Let’s take a moment to compare the world today to before the Global Financial Crisis struck roughly eight years ago.
In this short period of time, US federal government debt has DOUBLED.
The Federal Reserve now holds $2.4 trillion of that debt, up from $479 billion.
Interest rates, which were between 2-4%, are today just a hair above zero.
The Federal Deposit Insurance Corporation, which is expected to guarantee bank accounts, now has liabilities 530% greater than the cash and cash equivalents they are holding, compared to just 14% before the crisis.
Meanwhile, the banks that were deemed “too big to fail” 8 years ago are now even bigger, yet engaging in similarly foolish practices and accounting tricks.
In “saving” the system, all governments did was prevent anything from being actually fixed.
And in the process, they exhausted all the tools at their disposal.
The system is more precarious than ever, and eventually these bankers’, politicians’, and bureaucrats’ bad decisions will catch up with them.
To prevent your life’s savings from being the victim of others’ stupidity and misjudgement, one important (and obvious) step is to consider moving a portion of your savings into a safer, more stable jurisdiction abroad.
How can an overseas bank account see you safely through crisis? Let me explain—
Protection from Financial Shocks
Threat 1: Your bank is highly illiquid and potentially insolvent.
Think your bank actually has your money? Guess again.
Most people don’t give a second thought to where they deposit their money, assuming that if it’s been approved by the government as a financial institution that it must be safe.
Unfortunately that didn’t work back in 2008, and it won’t work now.
Most Western banks in the West, encouraged by government guarantees, keep very little in reserves and loan as much as they possibly can.
This can give them very high returns when the market is going strong, but is a dangerous bet in case things go south.
If confidence in a bank wanes and a large number of customers decide they want their cash, a bank could become completely illiquid.
And if the market falters and a significant number of the banks’ loans and investments go bad, they could quickly become insolvent.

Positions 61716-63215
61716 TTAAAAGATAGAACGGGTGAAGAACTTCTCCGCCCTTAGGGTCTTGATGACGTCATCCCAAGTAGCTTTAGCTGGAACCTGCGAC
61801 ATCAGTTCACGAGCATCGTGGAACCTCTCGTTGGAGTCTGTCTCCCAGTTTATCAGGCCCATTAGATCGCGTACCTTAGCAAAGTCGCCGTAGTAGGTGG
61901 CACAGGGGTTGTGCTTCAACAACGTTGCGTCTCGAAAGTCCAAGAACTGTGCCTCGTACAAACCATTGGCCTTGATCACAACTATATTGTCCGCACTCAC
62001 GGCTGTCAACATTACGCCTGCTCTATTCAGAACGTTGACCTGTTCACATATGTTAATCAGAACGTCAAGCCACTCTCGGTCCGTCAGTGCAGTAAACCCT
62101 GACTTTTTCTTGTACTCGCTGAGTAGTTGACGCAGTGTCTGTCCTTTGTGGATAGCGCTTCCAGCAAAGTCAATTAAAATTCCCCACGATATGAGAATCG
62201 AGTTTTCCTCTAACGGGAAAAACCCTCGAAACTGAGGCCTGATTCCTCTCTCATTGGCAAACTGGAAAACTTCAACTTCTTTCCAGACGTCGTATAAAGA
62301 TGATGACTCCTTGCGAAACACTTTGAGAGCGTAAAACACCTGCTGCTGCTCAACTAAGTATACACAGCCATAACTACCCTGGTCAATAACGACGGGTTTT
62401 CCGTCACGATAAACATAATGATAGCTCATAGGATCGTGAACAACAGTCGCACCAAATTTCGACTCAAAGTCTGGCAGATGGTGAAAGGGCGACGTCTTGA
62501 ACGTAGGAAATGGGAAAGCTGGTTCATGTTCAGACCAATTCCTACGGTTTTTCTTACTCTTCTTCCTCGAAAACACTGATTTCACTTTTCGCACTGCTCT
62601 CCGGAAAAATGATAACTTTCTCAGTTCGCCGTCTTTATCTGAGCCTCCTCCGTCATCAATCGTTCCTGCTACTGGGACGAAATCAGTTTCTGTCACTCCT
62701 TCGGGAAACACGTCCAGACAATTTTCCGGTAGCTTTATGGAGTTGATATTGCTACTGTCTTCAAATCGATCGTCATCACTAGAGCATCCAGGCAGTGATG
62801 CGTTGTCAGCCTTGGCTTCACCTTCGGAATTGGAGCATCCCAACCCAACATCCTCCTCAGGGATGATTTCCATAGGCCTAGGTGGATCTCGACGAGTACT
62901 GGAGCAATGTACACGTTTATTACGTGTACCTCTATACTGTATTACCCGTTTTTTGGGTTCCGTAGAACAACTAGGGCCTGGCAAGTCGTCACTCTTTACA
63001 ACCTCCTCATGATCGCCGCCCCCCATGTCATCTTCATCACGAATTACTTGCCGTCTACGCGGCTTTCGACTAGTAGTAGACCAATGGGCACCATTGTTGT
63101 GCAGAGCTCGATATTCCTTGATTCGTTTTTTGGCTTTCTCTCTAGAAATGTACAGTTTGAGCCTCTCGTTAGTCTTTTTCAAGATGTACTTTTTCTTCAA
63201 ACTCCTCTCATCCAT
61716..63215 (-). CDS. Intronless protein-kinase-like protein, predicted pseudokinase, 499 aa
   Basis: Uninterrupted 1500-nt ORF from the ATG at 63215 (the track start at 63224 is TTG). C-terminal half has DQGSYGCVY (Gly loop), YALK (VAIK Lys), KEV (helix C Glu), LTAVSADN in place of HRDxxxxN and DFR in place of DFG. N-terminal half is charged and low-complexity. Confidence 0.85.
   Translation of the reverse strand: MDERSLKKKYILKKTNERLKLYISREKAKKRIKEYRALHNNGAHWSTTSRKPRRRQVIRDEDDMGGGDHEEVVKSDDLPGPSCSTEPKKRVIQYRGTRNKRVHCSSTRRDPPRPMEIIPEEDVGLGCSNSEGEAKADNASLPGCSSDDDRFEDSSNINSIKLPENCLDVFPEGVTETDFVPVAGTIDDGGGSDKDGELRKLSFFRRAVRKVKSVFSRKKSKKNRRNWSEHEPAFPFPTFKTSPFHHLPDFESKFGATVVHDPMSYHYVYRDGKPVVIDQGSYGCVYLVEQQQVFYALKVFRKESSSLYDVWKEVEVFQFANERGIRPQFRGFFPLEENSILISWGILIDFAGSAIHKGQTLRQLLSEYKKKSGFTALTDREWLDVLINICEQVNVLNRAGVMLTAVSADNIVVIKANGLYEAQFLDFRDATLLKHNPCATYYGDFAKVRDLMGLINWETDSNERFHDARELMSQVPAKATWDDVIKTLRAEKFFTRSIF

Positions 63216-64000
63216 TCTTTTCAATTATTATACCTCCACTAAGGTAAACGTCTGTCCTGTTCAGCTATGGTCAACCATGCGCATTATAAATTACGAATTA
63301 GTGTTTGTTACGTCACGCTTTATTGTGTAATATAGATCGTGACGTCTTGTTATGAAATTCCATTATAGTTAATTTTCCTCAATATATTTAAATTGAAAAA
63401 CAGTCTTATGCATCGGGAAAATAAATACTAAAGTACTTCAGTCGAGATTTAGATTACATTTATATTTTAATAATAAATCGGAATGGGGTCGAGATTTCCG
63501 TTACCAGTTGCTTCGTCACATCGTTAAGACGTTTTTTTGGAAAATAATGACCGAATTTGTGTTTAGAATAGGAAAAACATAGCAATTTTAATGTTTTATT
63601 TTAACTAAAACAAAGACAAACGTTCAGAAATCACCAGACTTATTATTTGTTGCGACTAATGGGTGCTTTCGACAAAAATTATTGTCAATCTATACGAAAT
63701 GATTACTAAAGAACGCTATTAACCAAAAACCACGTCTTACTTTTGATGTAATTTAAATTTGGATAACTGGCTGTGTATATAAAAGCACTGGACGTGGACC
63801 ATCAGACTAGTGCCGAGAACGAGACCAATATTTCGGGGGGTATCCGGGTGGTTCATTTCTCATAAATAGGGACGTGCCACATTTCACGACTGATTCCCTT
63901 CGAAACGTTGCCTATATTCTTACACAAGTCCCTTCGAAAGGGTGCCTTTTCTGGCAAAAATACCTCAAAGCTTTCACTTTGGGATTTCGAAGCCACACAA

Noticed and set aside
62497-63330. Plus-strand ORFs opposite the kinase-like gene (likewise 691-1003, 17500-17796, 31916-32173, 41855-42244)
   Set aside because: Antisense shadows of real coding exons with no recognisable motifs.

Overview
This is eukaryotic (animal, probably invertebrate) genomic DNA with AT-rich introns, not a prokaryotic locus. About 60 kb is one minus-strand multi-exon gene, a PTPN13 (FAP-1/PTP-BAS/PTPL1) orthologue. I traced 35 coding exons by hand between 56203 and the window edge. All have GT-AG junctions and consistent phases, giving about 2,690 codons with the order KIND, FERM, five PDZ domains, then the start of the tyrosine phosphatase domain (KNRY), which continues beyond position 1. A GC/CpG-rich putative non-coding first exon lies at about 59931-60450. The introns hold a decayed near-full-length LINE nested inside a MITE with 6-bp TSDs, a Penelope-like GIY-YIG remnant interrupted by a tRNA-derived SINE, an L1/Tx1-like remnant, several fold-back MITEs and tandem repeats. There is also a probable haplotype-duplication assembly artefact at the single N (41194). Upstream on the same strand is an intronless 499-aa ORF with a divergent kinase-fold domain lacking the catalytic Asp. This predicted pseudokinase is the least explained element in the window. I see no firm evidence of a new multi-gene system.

Both of these things can literally happen overnight, and suddenly depositors can find themselves cut off from their savings. Or worse.
Unfortunately the FDIC, which insures these deposits, is in no position to bear this burden as the FDIC itself admits that it is undercapitalized.
Securing your assets in this case comes not just from putting your savings into any institution overseas, but into a foreign bank with ample reserves in a stable, well-capitalized jurisdiction.
Shifting yourself from a high-risk to a low-risk environment simply means that you’re less likely to face this threat to your savings in the first place. It’s the logical thing to do.
Protection from Asset Seizure
Threat 2: Your assets can be frozen in an instant.
You may not even know it, but US banks filed 1.6 million suspicious activity reports (SARs) last year. Chances are that your bank submitted one about you.
Even withdrawing or transferring a low 5-figure amount can trigger the bank to submit a suspicious activity report, as they are forced to spy on and rat out their customers.
If some government agency decides that your financial transactions are potentially linked to illicit activity they can seize your account with just one click. They don’t need to have any proof of actual illicit activity to do so, it is solely up to their discretion.
Of course you can sue them to try to prove your innocence, but with your accounts frozen what funds would you use to do that?
Here, having an account overseas in a foreign jurisdiction means that for whatever reason, your home government can’t freeze with just a phone call.
It’s a great way to keep some funds out of their immediate control.
Protection from Capital Controls
Threat 3: Bankrupt governments almost invariably resort to capital controls. Are you willing to bet it all that this time is different?
It’s widely known how deeply in debt the US government is. And despite what politicians might think, governments cannot keep borrowing and printing forever. Some day their credit will run out.
Historically when people start to sense that things are going south economically in their country, they start moving their money towards the exits.
It’s precisely what’s happening in places like Greece, and even China, where depositors are pulling billions out of the banking system.
Governments take steps to prevent this from happening by imposing capital controls.
They restrict foreign exchange transactions, wire transfers, and even withdrawals, all to prevent you from taking money out of their precious banking system.
Moving a portion of your savings to a safer jurisdiction with minimal debt can substantially reduce this risk.
Regardless of the threat, whether it comes from the financial system or your government, you can take steps to protect yourself by diversifying your assets and securing them in a safer, more stable jurisdiction abroad.
This is an incredibly important step in a solid plan B.
It’s also by far the easiest step one can take, as there are many overseas accounts that you can start without even leaving your living room.